The St. Louis Blues’ 2020-21 season had its highs and lows, but ultimately ended in disappointment after the team fell in four games to the Colorado Avalanche in Round 1. In this series, we’ll look back on the season player by player, and evaluate each player’s performance as an individual, with an eye towards their future with the team.
In the NHL, a “next man up” mentality is always important, but some seasons are more brutal with injuries than others. For the St. Louis Blues, the 2020-21 season was a roller coaster of injuries, and in hindsight, it’s tough to evaluate what impact that had on the team’s final product. But one player it certainly did affect was Jacob De La Rose.
Since the Blues traded Robby Fabbri to the Detroit Red Wings In November 2019, De La Rose has seen sporadic playing time, but he seemed like he might find a spot in the team’s bottom-six, especially after being one of the most consistent performers during a disappointing outing in the playoff bubble in 2020. Entering the season, De La Rose seemed like a go-to option for forward depth. Unfortunately, things changed very quickly for the Arvika, Sweden native.
What Went Right: De La Rose’s Defense
A player who makes his living on the fourth line and the penalty kill needs to be defensively responsible. And De La Rose certainly was this season. He finished second on the team in expected Goals For percentage (xGF%), between Robert Bortuzzo and MacKenzie MacEachern. Though none of those players are team superstars, it shows that they controlled the play and prevented scoring opportunities. Head coach Craig Berube obviously trusted De La Rose to do that, as he started in the defensive zone 66.7 percent of the time. When he was in his own zone, he was usually reliable, and that made him valuable to his team.
What Went Wrong: Injuries and Competition
Unfortunately for De La Rose, he wasn’t the only player to make an impression on the coach this season. MacEachern is always reliable when he’s in the lineup, and even Dakota Joshua, a depth forward who many never expected to join the Blues’ main roster, looked good in stretches in relief of injured players. As other players impressed the head coach, De La Rose’s grip on a roster spot quickly loosened.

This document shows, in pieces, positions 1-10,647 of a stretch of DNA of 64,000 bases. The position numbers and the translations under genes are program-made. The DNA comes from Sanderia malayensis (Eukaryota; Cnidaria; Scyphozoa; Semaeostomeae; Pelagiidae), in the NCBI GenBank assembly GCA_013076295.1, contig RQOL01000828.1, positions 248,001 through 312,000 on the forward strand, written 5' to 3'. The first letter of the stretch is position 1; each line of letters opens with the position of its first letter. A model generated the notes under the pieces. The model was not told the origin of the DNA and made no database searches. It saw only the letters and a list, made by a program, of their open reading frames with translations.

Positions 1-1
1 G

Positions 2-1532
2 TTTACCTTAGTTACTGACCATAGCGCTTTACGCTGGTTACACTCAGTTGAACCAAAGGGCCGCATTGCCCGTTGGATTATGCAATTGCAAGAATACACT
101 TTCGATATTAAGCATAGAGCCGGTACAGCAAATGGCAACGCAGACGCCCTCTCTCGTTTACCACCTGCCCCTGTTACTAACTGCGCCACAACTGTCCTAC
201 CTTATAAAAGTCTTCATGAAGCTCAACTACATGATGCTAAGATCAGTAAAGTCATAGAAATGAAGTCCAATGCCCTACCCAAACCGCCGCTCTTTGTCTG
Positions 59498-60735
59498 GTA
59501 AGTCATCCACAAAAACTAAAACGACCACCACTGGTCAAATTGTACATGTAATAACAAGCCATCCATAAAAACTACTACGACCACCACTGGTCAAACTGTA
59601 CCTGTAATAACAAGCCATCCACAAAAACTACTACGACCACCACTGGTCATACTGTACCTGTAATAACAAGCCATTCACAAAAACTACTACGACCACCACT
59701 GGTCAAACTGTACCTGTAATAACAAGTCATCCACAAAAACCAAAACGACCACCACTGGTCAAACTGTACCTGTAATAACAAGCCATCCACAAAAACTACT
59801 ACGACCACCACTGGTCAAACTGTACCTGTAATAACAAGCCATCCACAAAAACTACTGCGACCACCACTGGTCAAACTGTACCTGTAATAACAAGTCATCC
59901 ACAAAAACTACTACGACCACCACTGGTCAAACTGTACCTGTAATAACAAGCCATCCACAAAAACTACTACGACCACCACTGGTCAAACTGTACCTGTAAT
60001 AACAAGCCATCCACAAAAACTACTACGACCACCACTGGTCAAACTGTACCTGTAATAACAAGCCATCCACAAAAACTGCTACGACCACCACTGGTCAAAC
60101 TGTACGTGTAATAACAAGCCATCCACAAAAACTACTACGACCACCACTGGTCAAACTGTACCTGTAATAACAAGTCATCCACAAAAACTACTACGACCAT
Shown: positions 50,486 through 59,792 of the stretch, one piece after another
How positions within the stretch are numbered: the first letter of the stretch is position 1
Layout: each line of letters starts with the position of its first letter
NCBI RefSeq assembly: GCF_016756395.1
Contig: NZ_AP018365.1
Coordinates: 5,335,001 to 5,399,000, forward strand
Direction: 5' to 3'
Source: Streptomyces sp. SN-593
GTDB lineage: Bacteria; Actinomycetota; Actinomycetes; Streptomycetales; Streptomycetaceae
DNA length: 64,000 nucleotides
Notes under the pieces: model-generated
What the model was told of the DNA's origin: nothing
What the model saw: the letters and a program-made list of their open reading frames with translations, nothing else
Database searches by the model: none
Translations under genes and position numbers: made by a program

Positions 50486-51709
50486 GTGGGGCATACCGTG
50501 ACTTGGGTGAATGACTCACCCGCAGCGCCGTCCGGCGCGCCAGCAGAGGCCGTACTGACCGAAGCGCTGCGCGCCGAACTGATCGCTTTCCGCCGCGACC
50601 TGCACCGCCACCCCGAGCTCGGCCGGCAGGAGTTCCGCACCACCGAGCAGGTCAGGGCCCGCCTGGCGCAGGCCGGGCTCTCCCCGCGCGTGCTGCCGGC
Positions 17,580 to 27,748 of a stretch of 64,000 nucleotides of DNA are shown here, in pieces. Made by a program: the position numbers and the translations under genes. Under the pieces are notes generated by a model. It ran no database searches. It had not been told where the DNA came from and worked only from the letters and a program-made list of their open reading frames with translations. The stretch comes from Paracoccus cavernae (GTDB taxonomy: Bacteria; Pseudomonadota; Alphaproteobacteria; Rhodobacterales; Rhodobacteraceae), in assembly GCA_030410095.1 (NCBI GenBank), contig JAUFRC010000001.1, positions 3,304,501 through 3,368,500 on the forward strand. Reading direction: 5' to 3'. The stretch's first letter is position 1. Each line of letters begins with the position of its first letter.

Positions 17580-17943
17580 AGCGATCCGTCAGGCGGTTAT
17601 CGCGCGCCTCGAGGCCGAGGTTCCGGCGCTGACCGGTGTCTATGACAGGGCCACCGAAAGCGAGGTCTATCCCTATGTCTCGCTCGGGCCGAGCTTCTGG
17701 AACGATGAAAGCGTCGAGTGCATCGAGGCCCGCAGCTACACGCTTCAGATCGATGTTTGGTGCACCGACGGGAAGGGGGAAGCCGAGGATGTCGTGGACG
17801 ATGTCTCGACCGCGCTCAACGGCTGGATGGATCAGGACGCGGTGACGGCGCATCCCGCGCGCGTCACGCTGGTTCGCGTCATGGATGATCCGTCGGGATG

Perhaps the bigger struggle for De La Rose this season was his injury. During the first period of a Feb. 27 game against the San Jose Sharks, he fell hard into the boards and left with a lower-body injury. Berube suggested he’d miss “significant time,” and he ended up not playing for most of a month. Thereafter, he played only four more games and didn’t appear during the postseason. Those are likely to be the final four games of his Blues career.
- 0 G, 1 A, 1 P in 13 GP
- 10:12 ATOI
- 66.7% defensive zone start percentage (dZS%)
- 50.58 percent xGF% at 5-on-5 (second on team)
Final Grade: C
De La Rose entered the season as a depth forward, and he performed well in that role. He didn’t surprise anyone, nor did he rack up points. But he controlled play well and was reliable on defense. For the most part, he had the trust of his coach while in the lineup. That can’t be said for all of his teammates. Nor can the injury be blamed on him. It was a perfectly fine season from a bottom-six forward.
What’s Next for De La Rose?
Of all the players in this series, De La Rose is the only one whose future is entirely certain. He recently signed a three-year contract to return home to Sweden and play for Farjestad BK starting next season. The Blues will technically still own his rights should he decide to return to the NHL, but that likely won’t happen for at least three seasons. For now, the relationship is done, and the Blues will have to look elsewhere for defensively reliable depth.
Stephen Ground is an author with The Hockey Writers and is co-host of the Two Guys No Cup Podcast. He enjoys studying the numbers and providing fresh looks at various stories.